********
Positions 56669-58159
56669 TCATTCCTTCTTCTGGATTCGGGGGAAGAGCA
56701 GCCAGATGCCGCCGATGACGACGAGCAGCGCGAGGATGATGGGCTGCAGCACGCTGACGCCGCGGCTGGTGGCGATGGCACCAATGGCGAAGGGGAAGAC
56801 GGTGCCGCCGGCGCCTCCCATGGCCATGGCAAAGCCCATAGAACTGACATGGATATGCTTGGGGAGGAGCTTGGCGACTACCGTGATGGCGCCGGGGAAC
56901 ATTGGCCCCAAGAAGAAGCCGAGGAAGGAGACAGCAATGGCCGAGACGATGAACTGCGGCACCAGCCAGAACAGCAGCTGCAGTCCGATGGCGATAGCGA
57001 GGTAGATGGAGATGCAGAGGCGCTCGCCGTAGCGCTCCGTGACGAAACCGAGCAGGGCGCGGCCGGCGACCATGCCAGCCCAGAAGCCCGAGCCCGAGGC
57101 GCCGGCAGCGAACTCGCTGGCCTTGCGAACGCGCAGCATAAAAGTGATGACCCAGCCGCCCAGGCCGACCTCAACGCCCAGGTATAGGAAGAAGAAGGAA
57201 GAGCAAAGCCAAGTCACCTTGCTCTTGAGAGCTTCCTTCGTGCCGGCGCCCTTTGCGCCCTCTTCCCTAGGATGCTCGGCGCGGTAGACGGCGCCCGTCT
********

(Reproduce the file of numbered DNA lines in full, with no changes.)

Positions 56669-58159
56669 TCATTCCTTCTTCTGGATTCGGGGGAAGAGCA
56701 GCCAGATGCCGCCGATGACGACGAGCAGCGCGAGGATGATGGGCTGCAGCACGCTGACGCCGCGGCTGGTGGCGATGGCACCAATGGCGAAGGGGAAGAC
56801 GGTGCCGCCGGCGCCTCCCATGGCCATGGCAAAGCCCATAGAACTGACATGGATATGCTTGGGGAGGAGCTTGGCGACTACCGTGATGGCGCCGGGGAAC
56901 ATTGGCCCCAAGAAGAAGCCGAGGAAGGAGACAGCAATGGCCGAGACGATGAACTGCGGCACCAGCCAGAACAGCAGCTGCAGTCCGATGGCGATAGCGA
57001 GGTAGATGGAGATGCAGAGGCGCTCGCCGTAGCGCTCCGTGACGAAACCGAGCAGGGCGCGGCCGGCGACCATGCCAGCCCAGAAGCCCGAGCCCGAGGC
57101 GCCGGCAGCGAACTCGCTGGCCTTGCGAACGCGCAGCATAAAAGTGATGACCCAGCCGCCCAGGCCGACCTCAACGCCCAGGTATAGGAAGAAGAAGGAA
57201 GAGCAAAGCCAAGTCACCTTGCTCTTGAGAGCTTCCTTCGTGCCGGCGCCCTTTGCGCCCTCTTCCCTAGGATGCTCGGCGCGGTAGACGGCGCCCGTCT